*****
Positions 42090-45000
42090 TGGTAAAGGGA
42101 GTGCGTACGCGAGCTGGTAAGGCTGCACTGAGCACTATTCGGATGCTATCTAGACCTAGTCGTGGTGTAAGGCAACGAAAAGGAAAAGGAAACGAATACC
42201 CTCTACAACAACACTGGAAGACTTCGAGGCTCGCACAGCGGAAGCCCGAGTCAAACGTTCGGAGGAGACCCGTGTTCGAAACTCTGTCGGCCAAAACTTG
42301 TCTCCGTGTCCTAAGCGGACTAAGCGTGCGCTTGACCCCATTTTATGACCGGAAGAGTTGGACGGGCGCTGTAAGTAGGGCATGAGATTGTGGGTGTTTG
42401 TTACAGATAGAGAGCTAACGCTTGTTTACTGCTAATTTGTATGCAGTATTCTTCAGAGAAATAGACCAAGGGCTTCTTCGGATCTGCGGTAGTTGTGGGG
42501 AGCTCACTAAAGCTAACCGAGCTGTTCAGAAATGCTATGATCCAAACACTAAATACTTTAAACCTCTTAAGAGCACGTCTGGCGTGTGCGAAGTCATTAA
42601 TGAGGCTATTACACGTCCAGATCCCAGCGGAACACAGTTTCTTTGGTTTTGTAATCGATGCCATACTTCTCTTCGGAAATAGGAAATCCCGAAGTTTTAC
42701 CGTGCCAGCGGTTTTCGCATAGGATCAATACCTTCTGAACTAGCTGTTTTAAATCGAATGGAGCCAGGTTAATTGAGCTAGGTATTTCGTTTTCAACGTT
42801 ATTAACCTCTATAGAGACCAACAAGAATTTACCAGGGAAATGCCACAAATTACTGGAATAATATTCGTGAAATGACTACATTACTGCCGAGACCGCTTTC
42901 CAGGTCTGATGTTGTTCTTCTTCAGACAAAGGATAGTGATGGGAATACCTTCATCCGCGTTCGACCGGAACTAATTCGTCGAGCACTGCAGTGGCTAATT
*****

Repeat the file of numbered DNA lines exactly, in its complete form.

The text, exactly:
Positions 42090-45000
42090 TGGTAAAGGGA
42101 GTGCGTACGCGAGCTGGTAAGGCTGCACTGAGCACTATTCGGATGCTATCTAGACCTAGTCGTGGTGTAAGGCAACGAAAAGGAAAAGGAAACGAATACC
42201 CTCTACAACAACACTGGAAGACTTCGAGGCTCGCACAGCGGAAGCCCGAGTCAAACGTTCGGAGGAGACCCGTGTTCGAAACTCTGTCGGCCAAAACTTG
42301 TCTCCGTGTCCTAAGCGGACTAAGCGTGCGCTTGACCCCATTTTATGACCGGAAGAGTTGGACGGGCGCTGTAAGTAGGGCATGAGATTGTGGGTGTTTG
42401 TTACAGATAGAGAGCTAACGCTTGTTTACTGCTAATTTGTATGCAGTATTCTTCAGAGAAATAGACCAAGGGCTTCTTCGGATCTGCGGTAGTTGTGGGG
42501 AGCTCACTAAAGCTAACCGAGCTGTTCAGAAATGCTATGATCCAAACACTAAATACTTTAAACCTCTTAAGAGCACGTCTGGCGTGTGCGAAGTCATTAA
42601 TGAGGCTATTACACGTCCAGATCCCAGCGGAACACAGTTTCTTTGGTTTTGTAATCGATGCCATACTTCTCTTCGGAAATAGGAAATCCCGAAGTTTTAC
42701 CGTGCCAGCGGTTTTCGCATAGGATCAATACCTTCTGAACTAGCTGTTTTAAATCGAATGGAGCCAGGTTAATTGAGCTAGGTATTTCGTTTTCAACGTT
42801 ATTAACCTCTATAGAGACCAACAAGAATTTACCAGGGAAATGCCACAAATTACTGGAATAATATTCGTGAAATGACTACATTACTGCCGAGACCGCTTTC
42901 CAGGTCTGATGTTGTTCTTCTTCAGACAAAGGATAGTGATGGGAATACCTTCATCCGCGTTCGACCGGAACTAATTCGTCGAGCACTGCAGTGGCTAATT